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RE: [scrumdevelopment] Project Backlog Retrofit

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  • Mike Cohn
    Hi-- There s no definitive answer. You want to define the backlog items you ll do soon in more detail than ones you won t do for awhile. My general guideline
    Message 1 of 4 , Jan 4, 2005
      Hi--
      There's no definitive answer. You want to define the backlog items you'll do
      soon in more detail than ones you won't do for awhile. My general guideline
      is that I want to pull in about 1-2 items per person per sprint. (I know
      that a person doesn't become dedicated to a task but this helps size the
      backlog.) So, a 6 person team would bring in 6-12 items. Pick where you want
      to be on that end of it based on whether you're doing 2 or 4-week sprints.

      If you want to capture more detail, try capturing it in the form of test
      specs as in "This backlog item will be done when the following are true..."
      Ideally you can capture those in something like FitNesse that you can later
      make executable.

      I hate to steer you to a book for great answers but...My "User Stories
      Applied" book is largely about exactly the question you are answering. It
      describes user stories as a general agile requirements technique but also
      includes one chapter specifically on using stories as the product backlog
      for Scrum.

      Good luck,

      --Mike Cohn
      Author of User Stories Applied for Agile Software Development
      www.mountaingoatsoftware.com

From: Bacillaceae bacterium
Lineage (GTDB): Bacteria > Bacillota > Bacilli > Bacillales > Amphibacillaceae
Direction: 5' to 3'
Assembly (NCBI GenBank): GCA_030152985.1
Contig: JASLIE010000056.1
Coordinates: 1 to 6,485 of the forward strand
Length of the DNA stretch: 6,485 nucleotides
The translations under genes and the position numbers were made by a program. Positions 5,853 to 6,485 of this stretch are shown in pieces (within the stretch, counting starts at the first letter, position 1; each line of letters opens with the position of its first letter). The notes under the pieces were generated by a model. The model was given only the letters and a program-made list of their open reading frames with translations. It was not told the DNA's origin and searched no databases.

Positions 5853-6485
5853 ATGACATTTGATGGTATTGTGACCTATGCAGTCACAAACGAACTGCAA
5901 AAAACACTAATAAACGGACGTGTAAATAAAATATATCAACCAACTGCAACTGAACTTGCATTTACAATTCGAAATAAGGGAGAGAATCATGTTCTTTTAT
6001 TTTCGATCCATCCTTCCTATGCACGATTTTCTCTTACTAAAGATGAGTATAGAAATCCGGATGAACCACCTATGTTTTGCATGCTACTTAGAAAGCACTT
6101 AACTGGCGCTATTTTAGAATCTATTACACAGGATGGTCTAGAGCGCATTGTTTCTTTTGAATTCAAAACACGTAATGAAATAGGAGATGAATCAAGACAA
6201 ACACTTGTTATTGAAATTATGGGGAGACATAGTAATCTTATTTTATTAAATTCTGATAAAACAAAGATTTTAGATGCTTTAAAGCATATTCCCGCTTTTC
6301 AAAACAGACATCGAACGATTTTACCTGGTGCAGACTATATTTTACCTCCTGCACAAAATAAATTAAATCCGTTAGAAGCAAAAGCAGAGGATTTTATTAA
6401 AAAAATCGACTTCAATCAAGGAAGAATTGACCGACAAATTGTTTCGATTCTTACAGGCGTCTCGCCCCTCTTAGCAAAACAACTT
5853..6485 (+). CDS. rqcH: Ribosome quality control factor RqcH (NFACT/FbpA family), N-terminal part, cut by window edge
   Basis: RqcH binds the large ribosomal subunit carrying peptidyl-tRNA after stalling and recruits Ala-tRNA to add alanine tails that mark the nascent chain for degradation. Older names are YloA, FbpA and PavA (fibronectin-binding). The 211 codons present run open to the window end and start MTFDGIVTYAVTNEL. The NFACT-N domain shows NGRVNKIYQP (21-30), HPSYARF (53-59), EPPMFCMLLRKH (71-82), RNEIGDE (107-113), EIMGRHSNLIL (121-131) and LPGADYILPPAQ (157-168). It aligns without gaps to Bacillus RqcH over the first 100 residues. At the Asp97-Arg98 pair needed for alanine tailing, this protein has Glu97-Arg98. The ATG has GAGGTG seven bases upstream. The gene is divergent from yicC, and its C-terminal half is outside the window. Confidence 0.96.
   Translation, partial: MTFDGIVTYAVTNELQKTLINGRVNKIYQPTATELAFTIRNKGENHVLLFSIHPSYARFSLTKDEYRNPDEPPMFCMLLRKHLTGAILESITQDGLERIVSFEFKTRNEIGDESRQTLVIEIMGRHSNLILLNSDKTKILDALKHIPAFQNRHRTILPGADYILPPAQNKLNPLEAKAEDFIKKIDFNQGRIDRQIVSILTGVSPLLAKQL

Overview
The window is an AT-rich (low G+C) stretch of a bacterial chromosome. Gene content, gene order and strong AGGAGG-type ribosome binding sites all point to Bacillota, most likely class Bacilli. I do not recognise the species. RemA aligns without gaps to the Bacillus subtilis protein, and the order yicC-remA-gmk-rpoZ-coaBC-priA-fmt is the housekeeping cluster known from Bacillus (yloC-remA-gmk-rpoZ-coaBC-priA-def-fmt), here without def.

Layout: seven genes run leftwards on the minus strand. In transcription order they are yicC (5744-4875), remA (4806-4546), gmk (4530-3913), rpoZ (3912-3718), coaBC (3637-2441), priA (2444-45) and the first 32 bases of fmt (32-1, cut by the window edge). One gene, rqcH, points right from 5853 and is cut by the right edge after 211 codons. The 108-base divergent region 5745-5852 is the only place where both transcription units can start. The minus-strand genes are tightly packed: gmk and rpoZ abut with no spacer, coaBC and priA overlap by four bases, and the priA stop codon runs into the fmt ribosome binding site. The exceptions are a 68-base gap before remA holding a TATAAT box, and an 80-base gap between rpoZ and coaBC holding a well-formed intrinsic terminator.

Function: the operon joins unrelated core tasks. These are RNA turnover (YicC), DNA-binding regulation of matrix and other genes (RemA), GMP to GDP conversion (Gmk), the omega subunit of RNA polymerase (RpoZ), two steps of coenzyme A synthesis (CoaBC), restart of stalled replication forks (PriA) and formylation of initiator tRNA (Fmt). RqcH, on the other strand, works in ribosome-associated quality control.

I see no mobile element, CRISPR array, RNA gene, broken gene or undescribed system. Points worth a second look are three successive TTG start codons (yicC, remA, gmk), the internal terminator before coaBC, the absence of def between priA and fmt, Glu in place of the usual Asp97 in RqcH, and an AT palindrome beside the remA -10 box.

www.userstories.com

      -----Original Message-----
      From: the_heidster [mailto:the_heidster@...]
      Sent: Tuesday, January 04, 2005 7:35 PM
      To: scrumdevelopment@yahoogroups.com
      Subject: [scrumdevelopment] Project Backlog Retrofit



      Hi Everyone,
      I am new to the group and to Scrum. I have read most of Ken's 2 books
      and other Agile principals and have had the intellectual epiphany and
      have actually gotten the go ahead to use Scrum on a project we are in
      the middle of. I'm the business analyst and have had direct contact
      with the customer for several months now, documenting, in great
      detail, a large, complex project. We have a dev team of 8 talented
      people who have been coding for 2.5 months with no production level
      code yet ready. We're knee deep in bugs with no foreseeable end. So I
      proposed Scrum and it was agreed to. Now I am tasked with the initial
      product backlog and giving an estimate of how long we think the
      project is going to take (in addition to conveying the Scrum
      principals which are being absorbed by the team with vigor). My
      question is, at what level do I define the product backlog? I have
      knowledge of the req'mnts down to the smallest minutia and really
      need the big picture estimate. Would any of you experienced
      ScrumMasters be able to help me out with some guidance? Management is
      expecting an answer on Monday as to where the project is now and how
      long is left. At least they now understand that this will be an
      estimate, really. Thanks for any help you could give.






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    • the_heidster
      Hi Mike, Thanks so much for your response. I had actually downloaded the excerpt from your book, Ch 2 Writing Stories and it was very helpful. But I did
      Message 2 of 4 , Jan 5, 2005
        Hi Mike,

        Thanks so much for your response. I had actually downloaded the
        excerpt from your book, Ch 2 Writing Stories and it was very
        helpful. But I did realize that it is for writing stories for the